TWINSBURG – A Northeast Ohio school district’s proposal to put its tiger mascot on license plates has taken an unexpected detour to Motor City.
Major League Baseball’s Detroit Tigers have questioned Twinsburg City Schools’ copyright claim over a blue-gray depiction of a tiger’s face, suggesting people may be mistaking the logo for the trademark orange, white and blue professional team.
The debate erupted after Ohio lawmakers approved Twinsburg’s request in 2017 to create special fundraising plaques bearing the motif. As part of the process, in the summer of 2019, the district applied for an American mark on its tiger logo, a concept it had bought from a student for $ 1,000. Shortly after, the big league team contacted the “small schools in the town of Twinsburg” to raise their concerns, Superintendent Kathryn Powers said.
âWe had no idea what was going to happen next,â Powers said. The suburban district – about 20 miles from Akron and Cleveland – has about 4,200 students and 500 employees. The district has sought to make the specially marked plaques available to raise funds for its program of positive behavioral interventions and supports. But the plan lay at a roadblock as Twinsburg and the Ball Club worked on a deal to assure Detroit âthere was no confusion in the marketâ between the logos, Powers said.
Among several differences between the two designs, the Twinsburg tiger has a closed mouth, fuller muzzle, and offers a calm, piercing gaze – while the Detroit tiger appears on the verge of a roar, showing sharp teeth and strained whiskers. and protruding. The baseball team were also concerned about the use of other tiger imagery in the district, such as its Paws on Child Hunger program; Paws is the nickname for Detroit’s costumed mascot.
âOver the next two years, we worked with the Detroit Tigers organization to develop a plan that would allow the district and the baseball club to coexist in both the US patent and trademark office and in the marketplace. “said Powers.
The school board voted 3-0 on Wednesday to approve a deal that will pave the way for the district’s continued use of its selected tiger images. Powers said the deal is a non-monetary deal.
“We believe this settlement agreement achieves that goal and ensures that our district can continue to use its trademarks with its educational, athletic and charitable services,” said Powers. “It has been a long time coming.”
David Hochman, senior director of corporate communications for Major League Baseball, said the Detroit Tigers âhave reached an out-of-court resolution with the school district.
âWe see this as a routine trademark issue that will allow the school to continue using the name with a clear understanding of the parameters around how it can coexist with the MLB trademarks,â said Hochman said.
Familiar combat in the world of sport
Thousands of high school and lower level sports programs share common mascots with some of the most famous sports teams.
Twinsburg, for example, is one of some 36 high schools in the state that use a tiger as a mascot, according to a tally from the Ohio High School Athletic Association. This makes it the most widely used high school mascot in Ohio.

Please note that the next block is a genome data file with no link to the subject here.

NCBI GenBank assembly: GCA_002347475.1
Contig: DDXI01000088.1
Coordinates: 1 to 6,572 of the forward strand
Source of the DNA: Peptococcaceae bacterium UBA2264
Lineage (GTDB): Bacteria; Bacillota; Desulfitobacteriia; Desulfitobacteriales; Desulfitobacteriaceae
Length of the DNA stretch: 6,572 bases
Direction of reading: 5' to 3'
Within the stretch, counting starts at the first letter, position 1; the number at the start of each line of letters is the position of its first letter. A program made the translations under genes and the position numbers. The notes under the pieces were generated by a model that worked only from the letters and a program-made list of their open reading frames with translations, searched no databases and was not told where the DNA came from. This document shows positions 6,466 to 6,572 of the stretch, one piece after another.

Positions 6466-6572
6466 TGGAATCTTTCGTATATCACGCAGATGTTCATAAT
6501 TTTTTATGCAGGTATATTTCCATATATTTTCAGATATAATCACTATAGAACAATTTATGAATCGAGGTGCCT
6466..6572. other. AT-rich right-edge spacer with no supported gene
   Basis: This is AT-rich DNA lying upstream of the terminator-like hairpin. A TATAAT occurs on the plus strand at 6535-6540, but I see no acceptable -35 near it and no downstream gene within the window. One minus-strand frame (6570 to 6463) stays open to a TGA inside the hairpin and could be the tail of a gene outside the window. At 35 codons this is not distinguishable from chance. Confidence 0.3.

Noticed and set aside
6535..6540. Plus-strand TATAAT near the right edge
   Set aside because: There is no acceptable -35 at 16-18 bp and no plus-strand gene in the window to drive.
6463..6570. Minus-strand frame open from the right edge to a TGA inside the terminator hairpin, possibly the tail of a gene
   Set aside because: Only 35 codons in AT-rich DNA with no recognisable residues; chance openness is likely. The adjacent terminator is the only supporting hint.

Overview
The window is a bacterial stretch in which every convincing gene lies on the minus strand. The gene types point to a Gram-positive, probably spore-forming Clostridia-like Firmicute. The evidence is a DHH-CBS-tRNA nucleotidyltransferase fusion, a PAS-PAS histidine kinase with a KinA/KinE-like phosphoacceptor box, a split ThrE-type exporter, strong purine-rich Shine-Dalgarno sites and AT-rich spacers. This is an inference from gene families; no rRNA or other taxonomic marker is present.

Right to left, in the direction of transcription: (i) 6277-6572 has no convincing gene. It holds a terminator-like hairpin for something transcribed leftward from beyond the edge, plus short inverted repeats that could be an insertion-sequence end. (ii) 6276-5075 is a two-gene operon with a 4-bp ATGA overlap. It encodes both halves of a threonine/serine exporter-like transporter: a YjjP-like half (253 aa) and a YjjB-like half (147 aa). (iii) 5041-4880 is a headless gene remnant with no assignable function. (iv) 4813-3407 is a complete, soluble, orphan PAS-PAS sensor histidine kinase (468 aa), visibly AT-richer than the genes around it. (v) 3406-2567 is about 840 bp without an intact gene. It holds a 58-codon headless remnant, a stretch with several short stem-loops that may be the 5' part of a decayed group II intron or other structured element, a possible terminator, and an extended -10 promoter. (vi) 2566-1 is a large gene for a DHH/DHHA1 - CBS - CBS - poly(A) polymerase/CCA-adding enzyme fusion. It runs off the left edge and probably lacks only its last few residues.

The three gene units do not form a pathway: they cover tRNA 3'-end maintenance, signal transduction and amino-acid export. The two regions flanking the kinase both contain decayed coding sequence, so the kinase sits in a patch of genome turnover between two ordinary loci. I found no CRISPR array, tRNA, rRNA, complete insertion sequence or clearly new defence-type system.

But in a land awash with lions, tigers, bears, bulldogs, knights, fiery elves and more, these programs face obstacles in trying to mark their own concepts as unique.
Branded sporting goods represent a huge market in the United States; Industry estimates vary, but total spending typically runs into the tens of billions of dollars per year. In addition to guarding against unlicensed goods that reduce their profits. professional and college programs are rushing at attempts to brand images that closely resemble their brands. High schools also depend on sales of branded products as a source of income and to meet fan demand for team gear.
“The [Detroit] The Tigers were concerned about our Tiger logo and wanted to be certain between the [school district] trademarks and[thetrademarksofDetroitTigersâdeclaredPowers[heDetroitTigerstrademarksâPowerssaid[lesmarquesdÃ©posÃ©esdesTigersdeDetroitÂ»adÃ©clarÃ©Powers[heDetroitTigerstrademarks”Powerssaid
How the Ohio Special Plate Treatment Process Works
Getting approval for a specialty nonprofit plaque in Ohio begins with submitting a petition signed by 150 people who intend to purchase the plaque to the state’s Bureau of Motor Vehicles. This must be followed by the passage of a bill sponsored by an Ohio state legislator. Over 150 organizations currently have logo plaques, including the Massillon Tigers and Canton Bulldogs plaques.
Twinsburg’s successful effort was sponsored by current State Senator Kristina Roegner, R-Hudson. in December 2019, while sitting in the Ohio House of Representatives.
Lindsey Bohrer, deputy director of communications for the Ohio Department of Public Safety, said the BMV “continues to work with schools in the city of Twinsburg to implement their logoed license plate” – but that ‘it will not be available until 2022 at the earliest.
Once the plaque is available, buyers would pay an additional $ 40 on top of the usual plaque and registration fees, of which $ 30 would go to schools in the town of Twinsburg.
Roegner said she has sponsored applications for specialty plaques for other schools and entities such as Cuyahoga Valley National Park, Stan Hywet Hall and Gardens, and Cuyahoga Valley Scenic Railroad.
âIt helps them raise funds and develop a sense of community pride,â Roegner said. She added that while copyright litigation is rife, she was not familiar with those who delayed the specialty plate process prior to Twinsburg’s offering.
Powers said the process had been “quite a journey”.
“Who would have thought the Twinsburg schools would have been a talking point in Detroit?” Â»Said Powers. “It was a hell of a ride.”
Journalist April Helms can be contacted at [email protected]